Title: The Bird Sisters
Author: Rebecca Rasmussen
Genre: Contemporary fiction, literary fiction
Publisher: Crown Publishers
Rating: 4 out of 5 stars
Source: Review copy from the publisher
First line: Used to be when a bird flew into a window, Milly and Twiss got a visit.
Whenever a bird is injured in Spring Green, Wisconsin, Milly and Twiss receive a drop-in visit, calling for their expertise to heal – and sometimes, bury – the bird. They are known as the Bird Sisters, but the folks in Spring Green don’t give much thought to the people behind the nickname, and Milly and Twiss have a story, a story that explains why they ended up living out their lives together, unmarried, and without children. The story goes back to the summer Twiss was 14, when their cousin Bett came to visit from Deadwater and Milly fell in love and their priest lost his faith and their father lost his golf swing.
I have had the pleasure of getting to know Rebecca Rasmussen over the past several months, through blog comments and Twitter conversations, and I love her. She is, to put it simply, a joy. And I looked forward to reading her debut novel with a mixture of equal parts anticipation and dread. Because, to be honest, becoming friends with an author whose book you intend to review can be a sticky business. In the past, I have had to give a less than favorable review to a book by an author with whom I had an online acquaintance, and the negative (though respectful, in my opinion) review brought our relationship to an end. I know enough about Rebecca to know that would not be the case if I didn’t love The Bird Sisters, but I didn’t want to hurt her feelings!
I can say with all honesty and relief that The Bird Sisters was a pleasure to read. The book is suffused with a mood of reminiscence, and the writing evokes the hazy days of summer and adolescence. Twiss and Milly are doing their best to survive their parents’ deconstructing marriage. They married for love, a fact that their mother continually mentions cost her the lifestyle she had been accustomed to. Her father had been convinced that his work as a golf pro would give him an “in” with the kind of people he had tried to marry into. The actual result is that his wife and daughters bear the burden of his obsession.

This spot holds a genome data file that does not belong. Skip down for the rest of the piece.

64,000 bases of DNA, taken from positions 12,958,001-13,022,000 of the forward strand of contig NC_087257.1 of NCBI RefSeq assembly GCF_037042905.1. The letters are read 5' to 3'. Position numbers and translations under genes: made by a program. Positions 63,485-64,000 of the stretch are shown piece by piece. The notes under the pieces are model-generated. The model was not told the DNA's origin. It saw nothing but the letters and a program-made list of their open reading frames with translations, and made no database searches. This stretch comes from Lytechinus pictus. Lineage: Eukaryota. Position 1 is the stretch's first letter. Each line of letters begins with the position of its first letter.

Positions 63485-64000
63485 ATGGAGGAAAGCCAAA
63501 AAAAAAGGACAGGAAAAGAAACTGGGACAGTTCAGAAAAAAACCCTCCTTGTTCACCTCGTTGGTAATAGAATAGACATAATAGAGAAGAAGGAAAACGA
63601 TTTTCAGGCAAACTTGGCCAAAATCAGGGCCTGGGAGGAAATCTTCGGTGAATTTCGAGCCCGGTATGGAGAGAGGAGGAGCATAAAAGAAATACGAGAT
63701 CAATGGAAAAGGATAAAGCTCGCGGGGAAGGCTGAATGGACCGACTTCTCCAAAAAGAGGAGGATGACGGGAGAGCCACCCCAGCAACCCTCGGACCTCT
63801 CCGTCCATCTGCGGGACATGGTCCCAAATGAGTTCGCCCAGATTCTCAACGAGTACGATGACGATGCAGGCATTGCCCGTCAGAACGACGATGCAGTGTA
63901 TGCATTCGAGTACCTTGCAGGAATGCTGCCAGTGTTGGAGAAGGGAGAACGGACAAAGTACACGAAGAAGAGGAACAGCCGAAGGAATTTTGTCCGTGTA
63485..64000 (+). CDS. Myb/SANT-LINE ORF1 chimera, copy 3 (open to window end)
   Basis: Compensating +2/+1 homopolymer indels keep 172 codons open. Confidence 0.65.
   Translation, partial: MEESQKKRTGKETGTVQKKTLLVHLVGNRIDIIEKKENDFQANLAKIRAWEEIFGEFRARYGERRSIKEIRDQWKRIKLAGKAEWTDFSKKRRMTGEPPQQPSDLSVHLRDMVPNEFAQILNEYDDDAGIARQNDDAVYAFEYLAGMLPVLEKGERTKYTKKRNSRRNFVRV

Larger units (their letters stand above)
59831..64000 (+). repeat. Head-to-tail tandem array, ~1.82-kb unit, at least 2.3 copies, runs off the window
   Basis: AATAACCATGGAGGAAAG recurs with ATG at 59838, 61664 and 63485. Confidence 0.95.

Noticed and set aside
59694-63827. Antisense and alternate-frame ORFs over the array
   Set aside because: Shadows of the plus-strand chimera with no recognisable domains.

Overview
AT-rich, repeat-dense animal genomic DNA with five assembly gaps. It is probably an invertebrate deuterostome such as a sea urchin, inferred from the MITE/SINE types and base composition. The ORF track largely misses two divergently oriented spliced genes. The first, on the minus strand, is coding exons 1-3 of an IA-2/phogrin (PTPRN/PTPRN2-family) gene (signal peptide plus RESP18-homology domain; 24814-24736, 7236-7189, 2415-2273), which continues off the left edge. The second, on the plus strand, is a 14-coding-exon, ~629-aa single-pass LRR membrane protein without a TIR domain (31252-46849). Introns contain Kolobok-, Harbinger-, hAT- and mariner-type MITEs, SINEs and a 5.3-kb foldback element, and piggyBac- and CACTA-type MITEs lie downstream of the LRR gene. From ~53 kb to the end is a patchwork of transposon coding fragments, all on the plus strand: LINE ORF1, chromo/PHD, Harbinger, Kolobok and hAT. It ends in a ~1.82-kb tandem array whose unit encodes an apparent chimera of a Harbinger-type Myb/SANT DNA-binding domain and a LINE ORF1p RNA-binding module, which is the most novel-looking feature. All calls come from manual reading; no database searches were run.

These parents infuriated me. My heart ached for Twiss, who believes that she has to choose which parent to love; for Milly, who chose to meet everyone’s needs except her own. And their cousin, Bett, whose coming lights a match under the powder keg that their parents have been building for years – she was so clearly a product of her environment that I wanted to take her in and tell her she was a person worthy of love.
When it comes down to it, The Bird Sisters is a love story about the love between sisters, a love that can endure anything. I can see Twiss hitting her golf ball, see Milly baking her tractor cake, and I know these are two characters who I will miss. If I was giving my rating based simply on the characters Rebecca created and the way she put the words together, I would give this book 5 stars. It’s a minor quibble, but I had a bit of difficulty with the transitions between the two time periods, and sometimes felt like it took longer than it should for me to know whether we were in the past or the present. Definitely not a reason to miss out on the pleasure of getting to know Milly and Twiss.